c ----------------------------------------------------------------
 
subroutine calc_qvec (qx3,qy3,
> th3,u3,v3,
> z3,x2,y2,f2,nx,ny,nz,mdv)
 
c Calculate teh Q vector components <qx3> and <qy3>, as well as the divergence
c of the Q vector <divq3> on the model grid. The grid is specified in the horizontal
c by <xmin,ymin,dx,dy,nx,ny>. The number of vertical levels is <nz>. The input field
c are: potential temperature <th3>, horizontal wind <u3> and <v3>, pressure <p3>.
c The calculation follows the one described in "Weather Analysis, Dusan Djuric"
 
implicit none
 
c Declaration of subroutine parameters
integer nx,ny,nz
real qx3(nx,ny,nz)
real qy3(nx,ny,nz)
real th3(nx,ny,nz)
real u3 (nx,ny,nz)
real v3 (nx,ny,nz)
real z3 (nx,ny,nz)
real x2 (nx,ny)
real y2 (nx,ny)
real f2 (nx,ny)
real mdv
 
c Physical and numerical parameters
real scale1,scale2
parameter (scale1=1.E10,scale2=1.E14)
real eps
parameter (eps=0.01)
real g
parameter (g=9.80616)
real tzero
parameter (tzero=273.16)
 
c Auxiliary variables
real dudx(nx,ny,nz)
real dudy(nx,ny,nz)
real dvdx(nx,ny,nz)
real dvdy(nx,ny,nz)
real dtdx(nx,ny,nz)
real dtdy(nx,ny,nz)
integer i,j,k
 
c Needed derivatives
call deriv (dudx, u3,'x',z3,x2,y2,nx,ny,nz,mdv)
call deriv (dudy, u3,'y',z3,x2,y2,nx,ny,nz,mdv)
call deriv (dvdx, v3,'x',z3,x2,y2,nx,ny,nz,mdv)
call deriv (dvdy, v3,'y',z3,x2,y2,nx,ny,nz,mdv)
call deriv (dtdx,th3,'x',z3,x2,y2,nx,ny,nz,mdv)
call deriv (dtdy,th3,'y',z3,x2,y2,nx,ny,nz,mdv)
 
c Calculate vector components of the Q vector
do i=1,nx
do j=1,ny
do k=1,nz
 
c Evaluate Q vector formula with missing data check
if ((abs(dudx(i,j,k)-mdv).gt.eps).and.
> (abs(dudy(i,j,k)-mdv).gt.eps).and.
> (abs(dvdx(i,j,k)-mdv).gt.eps).and.
> (abs(dvdy(i,j,k)-mdv).gt.eps).and.
> (abs(dtdx(i,j,k)-mdv).gt.eps).and.
> (abs(dtdy(i,j,k)-mdv).gt.eps)) then
 
qx3(i,j,k) = -g/tzero * (dudx(i,j,k)*dtdx(i,j,k)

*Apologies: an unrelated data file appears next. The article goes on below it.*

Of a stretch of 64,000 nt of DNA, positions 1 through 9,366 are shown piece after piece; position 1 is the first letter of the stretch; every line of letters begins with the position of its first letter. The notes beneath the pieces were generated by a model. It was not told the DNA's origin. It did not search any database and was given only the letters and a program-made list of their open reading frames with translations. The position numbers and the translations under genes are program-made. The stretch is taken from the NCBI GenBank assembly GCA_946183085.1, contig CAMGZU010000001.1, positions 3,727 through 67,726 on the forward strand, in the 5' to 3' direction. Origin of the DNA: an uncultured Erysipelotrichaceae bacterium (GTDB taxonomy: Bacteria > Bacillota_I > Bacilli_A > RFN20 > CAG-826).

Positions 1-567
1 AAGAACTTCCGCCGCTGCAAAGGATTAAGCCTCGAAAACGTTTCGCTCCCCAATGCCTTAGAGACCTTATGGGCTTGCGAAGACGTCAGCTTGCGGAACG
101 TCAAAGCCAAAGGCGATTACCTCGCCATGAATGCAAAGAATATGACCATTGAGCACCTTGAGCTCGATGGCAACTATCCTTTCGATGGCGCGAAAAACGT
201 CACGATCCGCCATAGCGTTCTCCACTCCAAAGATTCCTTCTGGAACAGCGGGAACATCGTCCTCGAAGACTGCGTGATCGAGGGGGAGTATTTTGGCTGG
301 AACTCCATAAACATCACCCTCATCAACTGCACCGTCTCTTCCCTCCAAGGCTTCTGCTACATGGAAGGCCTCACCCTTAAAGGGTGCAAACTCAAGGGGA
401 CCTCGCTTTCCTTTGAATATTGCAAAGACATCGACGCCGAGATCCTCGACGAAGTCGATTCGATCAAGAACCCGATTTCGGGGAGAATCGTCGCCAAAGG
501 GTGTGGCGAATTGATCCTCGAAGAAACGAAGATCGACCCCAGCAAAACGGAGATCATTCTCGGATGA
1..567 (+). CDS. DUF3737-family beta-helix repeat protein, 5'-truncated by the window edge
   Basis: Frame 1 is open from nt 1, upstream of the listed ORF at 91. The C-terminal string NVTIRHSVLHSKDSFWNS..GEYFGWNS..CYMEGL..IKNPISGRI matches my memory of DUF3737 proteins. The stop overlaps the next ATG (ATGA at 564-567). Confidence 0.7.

> +dvdx(i,j,k)*dtdy(i,j,k))
qy3(i,j,k) = -g/tzero * (dudy(i,j,k)*dtdx(i,j,k)
> +dvdy(i,j,k)*dtdy(i,j,k))
 
else
qx3(i,j,k)=mdv
qy3(i,j,k)=mdv
endif
 
enddo
enddo
enddo
 
c Scale the output
do i=1,nx
do j=1,ny
do k=1,nz
if (abs(qx3(i,j,k)-mdv).gt.eps) then
qx3(i,j,k)=scale1*qx3(i,j,k)
endif
if (abs(qy3(i,j,k)-mdv).gt.eps) then
qy3(i,j,k)=scale1*qy3(i,j,k)
endif
enddo
enddo
enddo
 
end
 
c ----------------------------------------------------------------
c Calculate divergence of wind field
c ----------------------------------------------------------------
 
subroutine calc_div_q (div_q,qx,qy,
> z3,x2,y2,f2,nx,ny,nz,mdv)
 
c Calculate the divergence (div_q) of the Q vector field if
c the components (qx,qy) are given. The grid and the missing data
c value are specified by (z3,x2,y2,f2,nx,ny,nz,mdv)
 
implicit none
 
c Declaration of subroutine parameters
integer nx,ny,nz
real div_q(nx,ny,nz)
real qx (nx,ny,nz)
real qy (nx,ny,nz)
real z3 (nx,ny,nz)
real x2 (nx,ny)
real y2 (nx,ny)
real f2 (nx,ny)
real mdv
 
c Physical parameters and numerical constants
real eps
parameter (eps=0.01)
 
c Auxiliray variables
integer i,j,k
real rho
real dqxdx(nx,ny,nz)
real dqydy(nx,ny,nz)
 
c Calculate horizontal derivatives of pressure
call deriv(dqxdx,qx,'x',z3,x2,y2,nx,ny,nz,mdv)
call deriv(dqydy,qy,'y',z3,x2,y2,nx,ny,nz,mdv)
 
c Calculation
do i=1,nx
do j=1,ny
do k=1,nz